This is the second part of a blog. You can find the first part here.
Leading from the heart
After the meeting with Mr. Jacobs, Phindile reflected on their conversation. She thought about her behavior as a leader. She realized that in her pursuit to be successful, she has lost touch with people. Yes, she did talk to them when she met them in the passages. She also held monthly meetings with them. But she never really connected with them. She realized that she doesn’t know the people she works with. They also do not know her. She knew that if she connected with them, they will learn to trust her again and give her honest feedback.
She remembered a story she read about a young gifted tenor who auditioned for a song, but was rejected. The success of the audition depended on understanding the degree of sadness, vulnerability and loss. The singer was too perfect. He missed the emotional expression of the song. By wanting to sing a perfect song, he failed to connect with the listener.
Phindile knew that if she wants to be successful in leading from the heart, she needed to use the power of HIV (Humility, Interdependence and Vulnerability).
The Power of HIV
Humility and vulnerability are noble qualities. Due to childhood conditioning, some leaders do not want to be associated with them. Growing up, Phindile was taught to be “humble”. She was expected to be unassuming and never to talk about accomplishments. She would be viewed as arrogant. This conditioning has led her to see humility as being unassertive and timid. At work she saw others being hurt by people they have opened up to. She vowed never to be vulnerable. To protect herself at all costs. Phindile saw vulnerability as a sign of weakness. As she thought about her mentor and what he has taught her throughout the years, she saw that he was successful in leading people because he was an embodiment of these qualities.
She remembered that at some point in their interaction, Mr. Jacobs’ daughter was very sick. His family found it difficult to deal with the sickness. It was taking a toll on him. One day during their mentoring sessions, he shared with her the emotional and physical strain that he and his wife were experiencing. He showed humility and vulnerability. She saw that he was a human being. He also encounters challenges in life. From that day, her respect and appreciation for him grew. He showed that he also needed her. He showed genuine appreciation for her words of comfort. He taught her that they need each other
She now understood why most employees could relate to him. He never wore a mask. He was honest with his challenges. He also actively listened to people. He was fully present. . Hence employees would never want to disappoint him.
Phindile learned that being HIV is far from being unassertive, timid or weak. Her mentor was one of the most confident and shrewd business people she knew. Yet he displayed all these virtues. Being HIV is about self-acceptance, having a positive self-regard, and being enlightened. Leaders that are HIV understand their identity. They do not desert their post and give up their leadership badge.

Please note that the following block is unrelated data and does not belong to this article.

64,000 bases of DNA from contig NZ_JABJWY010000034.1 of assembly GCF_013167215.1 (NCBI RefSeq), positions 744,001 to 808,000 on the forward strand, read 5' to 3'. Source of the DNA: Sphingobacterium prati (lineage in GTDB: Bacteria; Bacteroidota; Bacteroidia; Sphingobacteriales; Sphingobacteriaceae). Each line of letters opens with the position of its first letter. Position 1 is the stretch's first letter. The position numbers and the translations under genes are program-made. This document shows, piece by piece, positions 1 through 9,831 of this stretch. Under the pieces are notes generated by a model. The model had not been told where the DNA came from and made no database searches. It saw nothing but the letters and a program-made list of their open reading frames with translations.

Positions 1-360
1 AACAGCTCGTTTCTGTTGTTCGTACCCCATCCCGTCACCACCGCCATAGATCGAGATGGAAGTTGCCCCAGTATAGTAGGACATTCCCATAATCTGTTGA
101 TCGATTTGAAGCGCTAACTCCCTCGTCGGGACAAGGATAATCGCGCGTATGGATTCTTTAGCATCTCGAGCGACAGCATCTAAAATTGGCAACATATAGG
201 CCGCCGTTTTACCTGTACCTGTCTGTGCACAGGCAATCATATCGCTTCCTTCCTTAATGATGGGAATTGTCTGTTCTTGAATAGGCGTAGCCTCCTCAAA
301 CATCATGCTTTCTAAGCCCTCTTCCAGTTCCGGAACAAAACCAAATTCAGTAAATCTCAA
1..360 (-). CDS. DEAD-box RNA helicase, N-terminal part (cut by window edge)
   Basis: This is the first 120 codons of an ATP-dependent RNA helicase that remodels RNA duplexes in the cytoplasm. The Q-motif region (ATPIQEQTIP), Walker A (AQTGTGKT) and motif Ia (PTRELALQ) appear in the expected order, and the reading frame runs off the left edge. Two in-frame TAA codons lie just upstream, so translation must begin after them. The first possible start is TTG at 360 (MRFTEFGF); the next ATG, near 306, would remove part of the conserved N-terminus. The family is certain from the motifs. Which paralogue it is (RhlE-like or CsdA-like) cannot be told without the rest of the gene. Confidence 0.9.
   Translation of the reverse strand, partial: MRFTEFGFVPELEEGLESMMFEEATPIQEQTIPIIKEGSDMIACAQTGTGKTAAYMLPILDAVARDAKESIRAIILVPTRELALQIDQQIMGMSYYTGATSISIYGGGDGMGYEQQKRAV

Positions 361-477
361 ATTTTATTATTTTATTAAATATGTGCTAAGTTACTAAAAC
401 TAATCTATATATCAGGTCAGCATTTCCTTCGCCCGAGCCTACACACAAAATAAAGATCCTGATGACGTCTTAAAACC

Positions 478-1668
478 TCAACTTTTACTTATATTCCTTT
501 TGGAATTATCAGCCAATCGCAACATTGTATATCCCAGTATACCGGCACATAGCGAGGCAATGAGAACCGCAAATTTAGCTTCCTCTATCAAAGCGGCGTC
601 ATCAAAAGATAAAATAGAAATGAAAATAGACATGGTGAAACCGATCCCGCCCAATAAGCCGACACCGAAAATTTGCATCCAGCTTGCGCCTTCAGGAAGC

Through her conversation with her mentor and the subsequent reflections, Phindile resolved to:
- Have a mentor and or coach: Leadership positions can be lonely. The pressures and expectations can be overwhelming. Without the right support structure and team, leaders often make hasty and uninformed decisions. A Coach and mentor will help Phindile to reflect on her experiences, thought processes and behavior. She will get expert guidance and advice. She will also learn new skills and knowledge to help her become a great leader. Mentors and Coaches are objective and will give her honest feedback.
- Connect with people: Employees listen to the words, how they are said and body language. They want a leader who shows belief and passion in what they are saying. Not a mechanistic leader who just tick boxes. Leaders also connect with people by showing them respect. Respectful leaders treat employees as human beings. They do not consider rank or level. Such leaders interact and listen to all employees with genuine interest. They acknowledge their contribution. Hence employees feel cared for.
- Being HIV: The Human Immunodeficiency Virus was viewed by many as a death sentence. People were afraid to disclose their status for fear of being stigmatized. Many have found their life’s purpose and meaning by accepting their status. They have become activists. They teach others how to live meaningful and productive lives. They wouldn’t have been able to do so if they were HIV negative. Phindile needs to learn to remove her mask and open up to employees. They will see who she really is. They will be able identify with her and learn to trust her.
- Set aside time for reflection: Leaders need to create time for reflection. It enables leaders to get off the dance floor for a while. To sit on the balcony and observe themselves interacting with others, making decisions as well as mistakes. It gives them an opportunity to learn from their mistakes. They are able to come back on the dance floor refreshed. They are calmer, think clearly and able to make improved decisions.
- Ownership: Employee engagement is a leaders’ responsibility and not only the Human Resources departments. Most organizations conduct annual surveys but the engagement does not improve. This is due to some leaders’ failure to implement the recommended interventions.
- Balance operational requirements and people issues: Organizations need good systems and processes as well as the right people to do the job. In some cases, leaders bow to the pressure of making profits. They do this at the expense of their employees. Great leaders are those who understand the importance of engagement, and are able to balance soft and hard skills.
“The real measure of any leader is the ability to leverage relationships to influence others to embrace accountability”